I also spent some significant space in my book with regards to carefully mapping out the time durations and sequence of events of the disaster based on the text of the Book of Mormon.
First of all, the inhabitants at the time of the Book of Mormon were not making distinctions and a geologic analysis of the events, they were just trying to describe what they perceived as a single event from their knowledge and point of view. They just witnessed a volcanic eruption which was accompanied by a large regional earthquake event and saw the collapse of cities etc. They did not know the geologic causes. Just like today, with the extensive number of volcanoes in Mesoamerica, they very probably had knowledge of volcanic eruptions. Also, because much of Mesoamerica is seismically active, they had no doubt experienced significant earthquakes from time to time, in fact there are other earthquake events referenced in the Book of Mormon (ie, Ammonihah, which I also evaluated in my book). What they had never experienced was a simultaneous volcanic eruption and a large regional earthquake. It is no wonder that they recorded that it was “such a one as never had been known in all the land” (3 Nephi 8:5-6).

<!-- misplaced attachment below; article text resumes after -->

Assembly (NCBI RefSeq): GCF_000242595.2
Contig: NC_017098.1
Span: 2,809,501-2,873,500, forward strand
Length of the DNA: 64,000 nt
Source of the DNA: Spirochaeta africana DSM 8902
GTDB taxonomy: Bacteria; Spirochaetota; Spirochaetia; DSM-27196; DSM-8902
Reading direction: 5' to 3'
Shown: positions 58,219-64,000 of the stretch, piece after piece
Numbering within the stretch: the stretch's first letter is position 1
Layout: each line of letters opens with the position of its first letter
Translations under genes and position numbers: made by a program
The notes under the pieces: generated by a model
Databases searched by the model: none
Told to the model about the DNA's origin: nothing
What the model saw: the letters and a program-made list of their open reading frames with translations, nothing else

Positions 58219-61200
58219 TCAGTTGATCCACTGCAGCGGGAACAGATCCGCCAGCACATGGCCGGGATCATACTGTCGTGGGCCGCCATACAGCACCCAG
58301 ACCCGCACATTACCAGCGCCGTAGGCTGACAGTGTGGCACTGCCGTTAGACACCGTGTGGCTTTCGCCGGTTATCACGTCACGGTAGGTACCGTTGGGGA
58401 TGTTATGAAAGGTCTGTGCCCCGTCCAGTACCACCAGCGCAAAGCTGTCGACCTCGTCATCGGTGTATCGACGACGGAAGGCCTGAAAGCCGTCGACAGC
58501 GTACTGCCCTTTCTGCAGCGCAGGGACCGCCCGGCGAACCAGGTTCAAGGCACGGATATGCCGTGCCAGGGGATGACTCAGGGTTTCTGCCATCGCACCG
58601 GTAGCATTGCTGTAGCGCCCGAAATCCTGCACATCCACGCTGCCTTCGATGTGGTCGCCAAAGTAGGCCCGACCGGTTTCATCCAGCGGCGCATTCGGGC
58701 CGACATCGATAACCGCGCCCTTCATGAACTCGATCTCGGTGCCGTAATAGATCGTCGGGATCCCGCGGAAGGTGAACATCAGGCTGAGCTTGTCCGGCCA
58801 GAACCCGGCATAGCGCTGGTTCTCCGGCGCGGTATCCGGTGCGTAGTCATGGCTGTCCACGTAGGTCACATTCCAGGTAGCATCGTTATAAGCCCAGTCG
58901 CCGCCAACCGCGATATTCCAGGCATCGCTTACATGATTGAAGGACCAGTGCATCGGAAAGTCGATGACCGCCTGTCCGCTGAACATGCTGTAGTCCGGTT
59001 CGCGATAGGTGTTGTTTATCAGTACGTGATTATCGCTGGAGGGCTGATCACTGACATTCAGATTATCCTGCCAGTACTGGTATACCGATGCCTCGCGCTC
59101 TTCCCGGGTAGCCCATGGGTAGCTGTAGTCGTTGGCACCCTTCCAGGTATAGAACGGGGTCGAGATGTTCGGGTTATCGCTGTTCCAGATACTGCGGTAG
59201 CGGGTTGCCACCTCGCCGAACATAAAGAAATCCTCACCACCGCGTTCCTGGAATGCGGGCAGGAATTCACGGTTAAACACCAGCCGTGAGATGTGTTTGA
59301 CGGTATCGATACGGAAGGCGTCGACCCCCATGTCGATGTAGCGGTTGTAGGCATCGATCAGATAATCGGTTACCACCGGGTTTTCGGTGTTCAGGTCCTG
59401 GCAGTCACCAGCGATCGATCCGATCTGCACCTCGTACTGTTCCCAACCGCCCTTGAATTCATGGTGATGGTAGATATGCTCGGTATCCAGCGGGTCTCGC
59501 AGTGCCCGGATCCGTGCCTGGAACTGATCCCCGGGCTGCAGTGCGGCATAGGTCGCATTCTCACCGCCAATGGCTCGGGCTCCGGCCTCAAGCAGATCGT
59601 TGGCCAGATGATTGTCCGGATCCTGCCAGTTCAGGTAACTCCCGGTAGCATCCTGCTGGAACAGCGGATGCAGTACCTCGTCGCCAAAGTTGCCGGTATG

Second, Kowallis indicates that three hours was too long for a shock from a single large earthquake and too short for the period during which earthquake aftershocks usually take place. However the Book of Mormon text does not presuppose a single earthquake shock lasting continuously for three hours, the text said “quakings” which implies that it was not a continuous shaking, but occurred periodically over the three hours, which probably consisted of a combination of some of the smaller volcanic earthquakes and the regional earthquake activity. Further Kowallis (and Stoddard, relying on Kowallis) fail to recognize the other scripture critical to establishing the timeline of the 3rd Nephi event, which is 3 Nephi 10:9:
And it came to pass that thus did the three days pass away. And it was in the morning, and the darkness dispersed from off the face of the land, and the earth did cease to tremble, and the rocks did cease to rend, and the dreadful groanings did cease, and all the tumultuous noises did pass away.
As is clear, there were natural events continuing through the three days that are consistent with earthquake aftershocks and a volcano continuing to erupt. This verse actually reinforces what is observed with known volcanic and earthquake events, and also makes the three days of volcanic ash emission coincide with the ongoing volcanic eruption. Again, this fact would only tend to strengthen Stoddard’s premise as to Joseph Smith and his potential knowledge of typical volcanic and earthquake activity.
I think the article by Stoddard was well done, and accurate to the extent of reliance on the geologic information available to him.